GP14 deck restoration

Discussion in 'Wooden Boat Building and Restoration' started by seymourperry, Aug 25, 2015.

  1. seymourperry
    Joined: Aug 2011
    Posts: 5
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    Location: Worcestershire

    seymourperry Junior Member

    I've just purchased a solid GP14 but the deck requires restoration.

    As I've removed the varnish from the foredeck there seems to be a difference in colour which I'm presuming is where water has got to the varnish. You can see the difference in the picture attached.

    Can anybody recommend a way to ensure the colour is even before re-varnishing.

    Is it as simple as having to sand back to original ply colour, is a wood bleacher required or is there something else I need to do?

    Thanks in advance
    Simon
     

    Attached Files:

  2. sdowney717
    Joined: Nov 2010
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    Location: Newport News VA

    sdowney717 Senior Member

    I would chemically strip the plywood.
    Then I would use oxalic acid to brighten the wood.
    Oxalic acid will get rid of the grey. A hardware store will sell oxalic acid crystals. You mix with hot water and paint it on wood, you can also put a little dish soap into the solution.
    Rinse it and examine how it look.
    Maybe use a razor blade to scrape it, maybe a little fine grit light sanding
    Sanding on plywood, well how thick is the veneer?

    Most likely wood will need a stain applied for color.

    Like this also DAP makes it.
    Some wood deck bleaches are oxalic acid.
    http://www.amazon.com/Savogran-10501-Wood-Bleach/dp/B002NZWY4A
     
  3. SukiSolo
    Joined: Dec 2012
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    Location: Hampshire UK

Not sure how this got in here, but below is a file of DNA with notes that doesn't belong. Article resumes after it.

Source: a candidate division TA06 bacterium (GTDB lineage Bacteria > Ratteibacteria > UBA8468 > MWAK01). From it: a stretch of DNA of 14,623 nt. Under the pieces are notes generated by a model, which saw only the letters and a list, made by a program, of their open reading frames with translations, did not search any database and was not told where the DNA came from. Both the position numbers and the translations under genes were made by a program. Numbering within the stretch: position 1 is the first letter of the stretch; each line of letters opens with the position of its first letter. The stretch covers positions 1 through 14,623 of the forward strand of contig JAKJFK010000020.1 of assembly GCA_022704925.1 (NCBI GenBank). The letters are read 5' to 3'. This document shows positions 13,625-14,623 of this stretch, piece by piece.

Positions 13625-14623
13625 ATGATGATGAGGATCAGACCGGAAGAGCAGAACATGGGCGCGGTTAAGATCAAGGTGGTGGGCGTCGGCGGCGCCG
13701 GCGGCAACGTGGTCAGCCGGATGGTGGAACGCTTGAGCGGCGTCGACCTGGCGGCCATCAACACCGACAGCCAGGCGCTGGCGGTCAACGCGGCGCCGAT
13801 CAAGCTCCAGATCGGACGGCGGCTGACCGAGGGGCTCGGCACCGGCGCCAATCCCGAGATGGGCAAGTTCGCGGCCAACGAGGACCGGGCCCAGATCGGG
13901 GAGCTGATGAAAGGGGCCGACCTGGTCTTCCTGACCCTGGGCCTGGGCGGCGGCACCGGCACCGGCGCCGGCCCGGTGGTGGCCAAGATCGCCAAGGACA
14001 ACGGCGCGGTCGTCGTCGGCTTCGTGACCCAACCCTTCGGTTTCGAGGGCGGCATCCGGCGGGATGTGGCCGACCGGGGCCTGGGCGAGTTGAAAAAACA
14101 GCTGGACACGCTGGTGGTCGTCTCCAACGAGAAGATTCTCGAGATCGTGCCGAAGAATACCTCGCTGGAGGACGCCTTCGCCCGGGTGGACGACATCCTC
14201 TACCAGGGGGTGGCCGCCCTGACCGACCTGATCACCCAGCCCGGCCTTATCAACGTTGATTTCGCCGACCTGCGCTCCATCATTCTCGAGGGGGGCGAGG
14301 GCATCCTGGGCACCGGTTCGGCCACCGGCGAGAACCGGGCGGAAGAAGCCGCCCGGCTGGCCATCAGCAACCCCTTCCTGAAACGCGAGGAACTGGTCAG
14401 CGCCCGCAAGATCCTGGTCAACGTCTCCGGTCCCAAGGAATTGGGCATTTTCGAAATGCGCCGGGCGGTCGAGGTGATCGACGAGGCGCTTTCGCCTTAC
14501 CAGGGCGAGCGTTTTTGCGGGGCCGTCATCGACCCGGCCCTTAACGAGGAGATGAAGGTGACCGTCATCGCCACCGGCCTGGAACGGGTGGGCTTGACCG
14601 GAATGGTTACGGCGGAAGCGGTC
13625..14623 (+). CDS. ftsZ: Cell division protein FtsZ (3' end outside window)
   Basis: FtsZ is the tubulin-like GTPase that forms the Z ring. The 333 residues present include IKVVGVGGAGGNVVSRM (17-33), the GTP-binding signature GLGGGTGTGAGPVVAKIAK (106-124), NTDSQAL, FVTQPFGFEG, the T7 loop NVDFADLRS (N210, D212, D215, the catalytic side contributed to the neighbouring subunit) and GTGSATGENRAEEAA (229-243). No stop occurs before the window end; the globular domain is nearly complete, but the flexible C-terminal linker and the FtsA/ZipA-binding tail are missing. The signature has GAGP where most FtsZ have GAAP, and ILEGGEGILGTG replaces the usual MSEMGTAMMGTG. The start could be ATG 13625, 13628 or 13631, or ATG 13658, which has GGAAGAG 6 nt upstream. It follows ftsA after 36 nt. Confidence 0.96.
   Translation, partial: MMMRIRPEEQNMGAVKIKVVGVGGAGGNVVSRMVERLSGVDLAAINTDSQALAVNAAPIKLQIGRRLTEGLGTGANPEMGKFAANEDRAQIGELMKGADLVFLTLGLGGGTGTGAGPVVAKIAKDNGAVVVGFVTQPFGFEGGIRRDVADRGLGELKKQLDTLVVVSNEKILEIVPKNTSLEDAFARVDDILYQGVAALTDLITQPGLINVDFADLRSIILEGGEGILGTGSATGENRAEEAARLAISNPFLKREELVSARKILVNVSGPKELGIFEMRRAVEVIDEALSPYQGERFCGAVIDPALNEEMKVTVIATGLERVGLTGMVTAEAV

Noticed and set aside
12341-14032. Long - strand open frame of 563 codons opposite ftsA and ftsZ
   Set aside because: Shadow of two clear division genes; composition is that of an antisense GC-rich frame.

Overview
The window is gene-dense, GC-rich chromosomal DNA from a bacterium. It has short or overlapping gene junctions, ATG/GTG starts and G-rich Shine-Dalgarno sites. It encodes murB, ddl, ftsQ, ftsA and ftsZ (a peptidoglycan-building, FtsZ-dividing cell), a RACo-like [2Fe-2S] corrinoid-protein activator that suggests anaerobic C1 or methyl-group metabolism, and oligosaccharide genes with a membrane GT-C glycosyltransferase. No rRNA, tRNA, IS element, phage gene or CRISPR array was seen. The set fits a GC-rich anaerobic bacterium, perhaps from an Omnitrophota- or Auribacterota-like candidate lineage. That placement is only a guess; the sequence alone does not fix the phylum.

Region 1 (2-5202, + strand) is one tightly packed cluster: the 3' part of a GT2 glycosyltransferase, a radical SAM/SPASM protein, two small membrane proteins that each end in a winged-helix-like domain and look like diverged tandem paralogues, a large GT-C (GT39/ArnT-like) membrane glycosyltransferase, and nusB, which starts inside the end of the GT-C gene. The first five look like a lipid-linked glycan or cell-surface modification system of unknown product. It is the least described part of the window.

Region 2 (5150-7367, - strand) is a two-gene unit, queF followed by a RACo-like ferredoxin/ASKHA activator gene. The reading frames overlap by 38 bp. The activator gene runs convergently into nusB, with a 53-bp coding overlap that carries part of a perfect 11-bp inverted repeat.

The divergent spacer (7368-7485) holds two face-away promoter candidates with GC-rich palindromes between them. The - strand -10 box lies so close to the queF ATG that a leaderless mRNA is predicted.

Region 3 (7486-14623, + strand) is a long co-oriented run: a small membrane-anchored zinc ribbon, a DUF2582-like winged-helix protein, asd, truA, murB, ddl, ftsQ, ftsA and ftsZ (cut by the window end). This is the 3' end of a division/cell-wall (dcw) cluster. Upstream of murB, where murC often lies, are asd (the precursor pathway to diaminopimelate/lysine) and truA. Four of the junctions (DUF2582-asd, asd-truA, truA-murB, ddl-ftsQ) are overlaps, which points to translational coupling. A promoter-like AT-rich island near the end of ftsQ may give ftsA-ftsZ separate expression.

SukiSolo Senior Member

    In the UK I bought a Kg of oxalic acid crystals in Boots the chemist, ages ago.. Maybe they still sell it, if they don't someone else will. Best bet is to strip the varnish,sand WITH the grain even as coarse as 80 grit if the top veneer is 1mm, then oxalic and resand with finer say 180 with the grain again. If it is still not clear ie similar to the undamaged part, you may be better off painting it unless you wish to reveneer the top layer, or redeck.
    If she's an oldish boat, she won't be competitive unless she can take near 190Kg (420 lb) rig tension without fuss.....and she is close in hull shape to the modern lines. As a reasonable family boat, might be better off to paint.

    My experience of other 'bleachers' is extremely negative, but maybe someone else has found something better. Personally I don't like stain much over such large areas as it's moderately hard to get it really even without a spray gun and even with one can be a pain.

    BTW a quick test to see the approx colour of varnish on wood is just to damp your finger with spit and wipe across the surface.

    Regrettably the Montreal protocol has resulted in toothless paint strippers (ie no dichloromethanes) so finding one that works OK is quite tricky. There is a goodish Oz one from some guys in Poole if you search.
     
  4. PAR
    Joined: Nov 2003
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    Location: Eustis, FL

    PAR Yacht Designer/Builder

    That's plywood and you'll never really get it fully clean, even with oxalic acid baths and sanding. Technically, you could sand down through the discoloration, making it all "fresh" raw wood, but in reality, you'll just sand through the top veneer on the plywood, before you actually get it clean and uniform.

    Chemical strippers do work, even the biodegradable stuff, but they too can stain the wood a little. Simply put, it's plywood and generally this is painted, unless the outer veneer is book matched and/or sliced, not rotary peeled.
     

  5. seymourperry
    Joined: Aug 2011
    Posts: 5
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    Location: Worcestershire

    seymourperry Junior Member

    Many thanks for all your suggestions, I've already used a chemical stripper to get back to bare would and think I'll try the oxalic acid route and see where I go from there. I'll try and post some pictures post treatment.
     
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